In this work a fiber optical online pH-measurement was combined with the OTR-measurement in the RAMOS device. The successful combined application of both measurement techniques were demonstrated in E. coli cultivations.

2. Results and Discussion

2.1. On-line measurement of OTR and pH in the Respiration Activity MOnitoring System (RAMOS)

E. coli BL 21 pLys pRset eYFP-IL6 was cultivated in the RAMOS device both with and without a sensor spot for pH on-line monitoring. Figure 1 shows the development of the OTR and the pH in the RAMOS-flask with sensor spot.
The OTR of the cultivations with and without sensor spot proceeded more or less in parallel. In the flask with sensor spot the OTR curve is only slightly delayed. This might be due to slightly different inocula.
Without any lag-phase the bacteria started to grow so that the OTR increases directly. At the beginning of the cultivation the pH stays constant, because the acidification of the medium caused by the metabolic activity of the organisms is completely compensated by the buffer capacity. During the exponential growth of the micro-organisms after 2 hours fermentation time, the pH declines due to the increasing consumption of ammonium and the production of acetate in the overflow metabolism as discussed by Christensen et al. [5]. After 6 h the first carbon source glucose is exhausted and therefore the OTR declines rapidly. Thereafter, the OTR shows a second peak, while simultaneously the pH rises. From this point the organisms consume acetate as second carbon source. Due to the removal of acidic acetate, the pH of the medium increases until the acetate is depleted and the micro-organisms enter the stationary phase after 9 h. In the stationary phase the pH stays constant and the OTR declines to a low level.

2.2. Comparison of off-line and on-line pH measurement

To compare on-line and off-line pH measurements E. coli BL 21 pLys pRset eYFP-IL6 was cultivated in the RAMOS device and in parallel in normal shake flasks for sampling. Figure 2 shows the courses of both measured pH values.
The pH courses show typical shapes for cultivations of E. coli BL 21 pLys pRset eYFP-IL6 under the given conditions, which was already discussed in Figure 1. Both curves proceed in parallel and the maximum difference between on-line and off-line pH measurements was ± 0.05 pH. The highest difference occurs at the beginning of the cultivation.
The error in the different measurements averages to ± 0.02 pH, which lies in sum of the accuracies of the Eutech pH meter (Eutech Instruments Europe B.V., Nijkerk, Netherlands) and the pH-mini (Precision Sensing GmbH, Regensburg, Germany) with 0.01 pH, respectively (according to manufacturers). Therefore, the on-line pH measurement in the RAMOS device gives reliable results compared to the off-line measurement.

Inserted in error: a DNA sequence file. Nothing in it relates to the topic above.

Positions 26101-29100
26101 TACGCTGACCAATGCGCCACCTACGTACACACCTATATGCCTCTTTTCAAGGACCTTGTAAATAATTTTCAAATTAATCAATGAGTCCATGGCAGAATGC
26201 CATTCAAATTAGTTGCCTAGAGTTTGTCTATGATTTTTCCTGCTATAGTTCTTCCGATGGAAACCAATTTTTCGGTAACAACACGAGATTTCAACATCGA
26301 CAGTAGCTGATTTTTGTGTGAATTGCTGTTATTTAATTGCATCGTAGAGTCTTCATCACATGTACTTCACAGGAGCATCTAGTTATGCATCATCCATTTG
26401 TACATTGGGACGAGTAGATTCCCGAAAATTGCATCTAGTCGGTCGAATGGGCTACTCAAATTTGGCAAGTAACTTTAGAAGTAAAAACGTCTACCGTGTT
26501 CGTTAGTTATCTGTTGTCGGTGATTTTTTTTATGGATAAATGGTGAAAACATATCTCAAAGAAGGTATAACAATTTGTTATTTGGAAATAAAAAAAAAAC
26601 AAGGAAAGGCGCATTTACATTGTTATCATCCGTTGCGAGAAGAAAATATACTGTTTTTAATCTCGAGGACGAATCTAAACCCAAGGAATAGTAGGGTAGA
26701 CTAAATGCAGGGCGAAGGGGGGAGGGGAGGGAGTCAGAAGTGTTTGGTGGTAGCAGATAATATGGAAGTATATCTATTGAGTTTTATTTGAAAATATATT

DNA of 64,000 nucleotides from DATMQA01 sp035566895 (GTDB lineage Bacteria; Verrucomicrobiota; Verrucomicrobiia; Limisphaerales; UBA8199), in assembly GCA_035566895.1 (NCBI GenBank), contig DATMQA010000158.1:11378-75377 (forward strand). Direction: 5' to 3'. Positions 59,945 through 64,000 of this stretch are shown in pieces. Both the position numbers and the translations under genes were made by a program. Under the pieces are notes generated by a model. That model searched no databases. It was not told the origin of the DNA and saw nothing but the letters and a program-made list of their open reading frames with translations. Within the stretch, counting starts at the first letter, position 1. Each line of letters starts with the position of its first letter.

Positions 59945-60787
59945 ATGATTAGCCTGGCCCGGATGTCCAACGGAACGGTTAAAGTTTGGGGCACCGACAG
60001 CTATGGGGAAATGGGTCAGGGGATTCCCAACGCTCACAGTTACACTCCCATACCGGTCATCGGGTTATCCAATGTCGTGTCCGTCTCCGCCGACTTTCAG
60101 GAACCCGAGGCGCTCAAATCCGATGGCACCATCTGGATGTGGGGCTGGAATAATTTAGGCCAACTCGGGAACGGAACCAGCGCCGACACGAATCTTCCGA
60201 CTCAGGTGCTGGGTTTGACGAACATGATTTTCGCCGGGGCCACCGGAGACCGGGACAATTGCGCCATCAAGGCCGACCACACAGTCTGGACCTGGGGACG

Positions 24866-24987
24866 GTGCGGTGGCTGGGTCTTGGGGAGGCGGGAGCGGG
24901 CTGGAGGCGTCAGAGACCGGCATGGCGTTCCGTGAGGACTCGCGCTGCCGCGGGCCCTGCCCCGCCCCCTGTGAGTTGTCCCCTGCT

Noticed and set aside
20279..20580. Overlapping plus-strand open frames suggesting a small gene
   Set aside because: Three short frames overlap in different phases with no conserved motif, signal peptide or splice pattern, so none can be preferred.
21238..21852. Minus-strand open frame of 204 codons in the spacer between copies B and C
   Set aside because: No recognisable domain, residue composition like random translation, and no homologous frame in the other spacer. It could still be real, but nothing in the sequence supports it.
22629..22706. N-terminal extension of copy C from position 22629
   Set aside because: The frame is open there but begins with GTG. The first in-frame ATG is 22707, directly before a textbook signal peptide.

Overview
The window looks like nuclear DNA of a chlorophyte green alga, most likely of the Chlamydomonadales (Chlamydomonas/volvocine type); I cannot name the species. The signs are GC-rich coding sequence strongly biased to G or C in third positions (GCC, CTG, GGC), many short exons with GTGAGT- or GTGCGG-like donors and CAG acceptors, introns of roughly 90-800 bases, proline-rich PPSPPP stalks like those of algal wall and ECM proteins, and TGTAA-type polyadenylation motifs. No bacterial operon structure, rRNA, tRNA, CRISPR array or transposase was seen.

3. Conclusion

The combination of the fiber optical, on-line pH and OTR measurements in the RAMOS device was successfully applied. This presented technique enables pH measurements in RAMOS flasks without sampling and stopping the shaking machine. Therefore, mass transfer and mixing are not interrupted during the cultivation. Seletztky et al. showed that interruptions could lead to anaerobic periods during cultivation and changes in the metabolic activity of the organisms [21]. Furthermore, the filling volume in the flasks does not change due to sampling, which allows an undisturbed growth of microorganisms. Moreover, a better comparability of the pH values during cultivations in RAMOS flasks and normal shake flasks is achieved.
The pH effects on the OTR during growth of micro-organisms, e.g. inhibited growth due to too low pH values, can easily be identified with this measuring setup. Furthermore, the on-line pH measurement gives a higher resolution than the off-line pH measurement. For instance, pH changes could be resolved more precisely in the on-line pH compared to the off-line measurement, providing better information about the process.
The here presented measurement technique is especially useful for media and cultivation optimization. Oxygen supply and buffer concentrations of media can be checked and adapted to the requirements of the microbial growth. Adaptation and regulation of growth conditions is of utmost importance for organisms with complex growth behavior, which produce and/or consume different pH affecting substances like acetate, lactate or glutamate. For instance, Gluconobacter oxydans produces 5-keto-D-gluconate, 2-ketogluconate and 2,5-diketogluconate on glucose as sole carbon source, whereas the product formation is highly dependent on the pH-value and the oxygen supply during the fermentation [7, 14, 19, 24]. Thereby the pH profile of the G. oxydans cultivation must be adjusted to the desired product [15] and the acidification caused by the products must be considered.
The combination of the on-line OTR and pH measurement gives a lot of information about the cultivation and, therefore, is a powerful technique for the monitoring of shake flask experiments as well as for process development.

4. Experimental Section

Organism and Cultivation Conditions

E. coli BL 21 pLys pRset eYFP-IL6 [20] was maintained at -80°C in LB medium with 100μg/mL ampicilin. Stock solutions contained 200 g/L glycerol (Carl Roth GmbH & Co. KG, Karlsruhe, Germany).
All cultivations were performed at 37°C in 250 mL normal shaking flasks or RAMOS flasks, respectively, with 10 mL filling volume (VL). Shaking machines (LS-W in case of RAMOS device; ISF-4-W in case of normal shaking flasks) with a shaking diameter (d0) of 50 mm from Adolf Kühner AG, Birsfelden, Switzerland were used. The shaking frequency (n) was 350 rpm.

Media and Solutions